It’s a fair question.
As I try to reconstruct the story of how I became enamored with the word hesed, I find that for each step along the way my memory fails me somehow. Some years ago, while working through the laments of the Old Testament, I encountered this remarkable word for the first time. I had studied Hebrew as an undergraduate at Western Kentucky University, but I cannot remember my professors talking about this word. The truth is, they probably did, but I simply wasn’t listening.
One of the fascinating features of biblical laments, which so captured my imagination, was the way every one transitions. These psalms begin lamenting (which is still a form of worship), and then at some unpredictable point they transition and begin to praise. This shift usually takes place by means of the Hebrew letter vav, which is usually translated “and” or “but.” It is as if the lamenter finally exhausts himself and turns back to the God he was complaining to or about. (The sole exception is Psalm 88, which laments all the way to the end.)
In three important laments, Psalms 13 and 69 and Jeremiah’s Lamentations, the word hesed appears at this turning point. It marks the transition from despair to hope, from emptiness to a new possibility of becoming filled once more. It’s as if David and Jeremiah had run out of doubt and despair, had run out of words—except for this one untranslatable word. They could not exhaust its bottomless supply of hope, and by grace it rose to the surface of their lament, transforming it to praise. Their self-centered “I” mercifully became the God-centered “Thou.” The pain and frustration and anger were not wiped away but rather transformed by entering the world of this untranslatable, three-letter, two-syllable word, hesed. Here are those three transitions:
But I have trusted in your hesed. (Ps 13:5)
But as for me, LORD,
my prayer to you is for a time of favor.
In your abundant hesed, God,
answer me with your sure salvation. (Ps 69:13)
Because of the LORD’s hesed
we do not perish,
for his mercies never end. (Lam 3:22)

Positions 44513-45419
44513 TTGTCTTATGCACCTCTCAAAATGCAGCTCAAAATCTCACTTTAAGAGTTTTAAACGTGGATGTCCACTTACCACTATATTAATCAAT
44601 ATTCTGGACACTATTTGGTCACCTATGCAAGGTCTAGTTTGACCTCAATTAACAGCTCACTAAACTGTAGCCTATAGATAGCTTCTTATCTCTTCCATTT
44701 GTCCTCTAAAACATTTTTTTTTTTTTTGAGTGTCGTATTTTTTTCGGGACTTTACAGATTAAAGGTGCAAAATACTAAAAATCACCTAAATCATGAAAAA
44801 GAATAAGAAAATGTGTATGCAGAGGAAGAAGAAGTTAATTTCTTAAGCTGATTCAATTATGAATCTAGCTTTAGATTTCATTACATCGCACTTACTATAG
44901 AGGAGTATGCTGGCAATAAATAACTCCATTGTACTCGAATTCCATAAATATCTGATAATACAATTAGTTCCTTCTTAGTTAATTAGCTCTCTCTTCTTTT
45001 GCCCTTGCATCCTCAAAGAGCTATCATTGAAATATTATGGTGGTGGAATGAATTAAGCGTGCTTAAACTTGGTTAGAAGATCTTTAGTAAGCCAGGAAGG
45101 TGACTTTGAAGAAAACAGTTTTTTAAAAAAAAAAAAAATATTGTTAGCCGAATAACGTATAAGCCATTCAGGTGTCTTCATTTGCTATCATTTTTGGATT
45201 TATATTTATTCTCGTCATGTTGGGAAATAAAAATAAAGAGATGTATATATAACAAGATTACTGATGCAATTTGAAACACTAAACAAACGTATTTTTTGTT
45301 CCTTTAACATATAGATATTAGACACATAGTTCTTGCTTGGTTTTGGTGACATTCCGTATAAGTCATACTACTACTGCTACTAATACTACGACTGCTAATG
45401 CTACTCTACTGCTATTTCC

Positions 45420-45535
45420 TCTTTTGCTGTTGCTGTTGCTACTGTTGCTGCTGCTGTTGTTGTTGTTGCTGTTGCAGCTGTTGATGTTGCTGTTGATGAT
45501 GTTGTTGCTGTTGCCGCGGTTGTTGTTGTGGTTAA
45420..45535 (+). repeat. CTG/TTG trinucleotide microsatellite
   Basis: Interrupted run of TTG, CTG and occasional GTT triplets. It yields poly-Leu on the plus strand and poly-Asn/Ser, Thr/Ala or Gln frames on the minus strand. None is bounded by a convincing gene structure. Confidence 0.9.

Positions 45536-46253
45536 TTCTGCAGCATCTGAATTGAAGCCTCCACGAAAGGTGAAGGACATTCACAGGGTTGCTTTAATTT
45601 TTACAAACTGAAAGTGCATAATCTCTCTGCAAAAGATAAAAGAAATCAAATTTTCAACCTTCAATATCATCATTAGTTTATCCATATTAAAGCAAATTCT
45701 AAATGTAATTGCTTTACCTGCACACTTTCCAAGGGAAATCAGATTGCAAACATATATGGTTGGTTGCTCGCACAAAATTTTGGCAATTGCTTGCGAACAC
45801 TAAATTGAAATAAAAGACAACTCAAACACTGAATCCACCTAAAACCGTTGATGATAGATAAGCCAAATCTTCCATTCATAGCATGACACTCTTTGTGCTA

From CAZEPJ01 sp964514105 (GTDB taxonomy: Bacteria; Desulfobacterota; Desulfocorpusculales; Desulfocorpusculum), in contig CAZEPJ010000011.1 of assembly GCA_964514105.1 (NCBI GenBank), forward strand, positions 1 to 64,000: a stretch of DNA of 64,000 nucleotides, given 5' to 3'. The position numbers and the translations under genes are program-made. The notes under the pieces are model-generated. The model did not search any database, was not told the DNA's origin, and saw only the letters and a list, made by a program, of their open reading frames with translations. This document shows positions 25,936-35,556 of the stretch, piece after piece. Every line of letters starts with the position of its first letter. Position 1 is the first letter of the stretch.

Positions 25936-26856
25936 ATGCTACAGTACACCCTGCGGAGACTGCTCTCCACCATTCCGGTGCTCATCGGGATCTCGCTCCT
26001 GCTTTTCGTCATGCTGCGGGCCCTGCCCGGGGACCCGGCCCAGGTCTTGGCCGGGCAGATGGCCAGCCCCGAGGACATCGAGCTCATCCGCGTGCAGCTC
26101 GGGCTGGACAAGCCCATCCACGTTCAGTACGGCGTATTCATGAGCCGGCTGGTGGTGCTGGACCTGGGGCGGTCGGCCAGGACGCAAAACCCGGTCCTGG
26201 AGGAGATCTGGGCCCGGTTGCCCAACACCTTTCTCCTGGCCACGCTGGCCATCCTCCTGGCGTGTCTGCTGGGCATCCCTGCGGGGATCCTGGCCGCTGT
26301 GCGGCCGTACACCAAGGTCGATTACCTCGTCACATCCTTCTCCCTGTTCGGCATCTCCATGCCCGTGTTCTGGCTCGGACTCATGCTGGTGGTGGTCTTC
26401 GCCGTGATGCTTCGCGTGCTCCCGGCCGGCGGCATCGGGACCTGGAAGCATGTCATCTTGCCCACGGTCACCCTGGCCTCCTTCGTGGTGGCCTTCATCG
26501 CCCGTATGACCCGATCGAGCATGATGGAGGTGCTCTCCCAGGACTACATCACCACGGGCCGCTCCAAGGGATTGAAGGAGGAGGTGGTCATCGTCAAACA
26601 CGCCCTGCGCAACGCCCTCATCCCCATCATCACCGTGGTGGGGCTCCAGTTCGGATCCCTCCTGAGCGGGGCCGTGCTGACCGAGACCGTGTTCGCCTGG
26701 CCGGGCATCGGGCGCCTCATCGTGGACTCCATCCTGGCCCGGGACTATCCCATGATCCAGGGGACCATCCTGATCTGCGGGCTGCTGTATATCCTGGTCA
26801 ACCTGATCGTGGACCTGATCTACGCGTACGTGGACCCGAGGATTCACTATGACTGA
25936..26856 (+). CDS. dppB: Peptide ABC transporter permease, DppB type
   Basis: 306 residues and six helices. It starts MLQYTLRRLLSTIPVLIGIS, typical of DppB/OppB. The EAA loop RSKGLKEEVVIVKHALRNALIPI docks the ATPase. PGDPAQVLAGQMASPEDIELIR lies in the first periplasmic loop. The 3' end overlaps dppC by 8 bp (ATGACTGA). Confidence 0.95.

The next step in the process of becoming obsessed with hesed has also been lost to memory, which is hard to understand considering that my life has been so changed by it. As I remember, in the midst of a radio interview with one of my scholarly heroes, I mentioned my newfound fascination with hesed. I distinctly remembered him saying, “Oh, that is the defining characteristic of God.” That statement, coming from someone whose scholarship I so admired, lit the fuse. A few years later in a follow-up interview I reminded him of this statement. He insisted he never made it.
The final step involved the discovery of a working definition of this indefinable word. Again, the details have been lost. Looking back through the articles and notes I have collected over the years (two fifteen-hundred-page notebooks full!) I cannot find a trace of it anywhere. I don’t think I’m clever enough to have come up with it on my own, and so I do not claim it as my own original definition, though sadly I cannot give a proper attribution. It will provide our initial, ever-incomplete working definition:
Hesed: When the person from whom I have a right to expect nothing gives me everything.
So in the midst of researching a different topic I discovered this remarkable word. (Perhaps it discovered me.) I learned about it in the course of discussions I might not have had and read about it in a source that might not exist. Like the members of the dictionary committee in 1844, I monumentally underestimated the task of writing a book on hesed. What I thought would take a year took ten. In the course of working on this book I realized that understanding hesed is a lifelong journey. None of us will ever get to the end of it in this life. This book is just the beginning of an exploration, an invitation to join in the journey of the vast world that is the word hesed, the greatest sacramental word in the Hebrew Bible.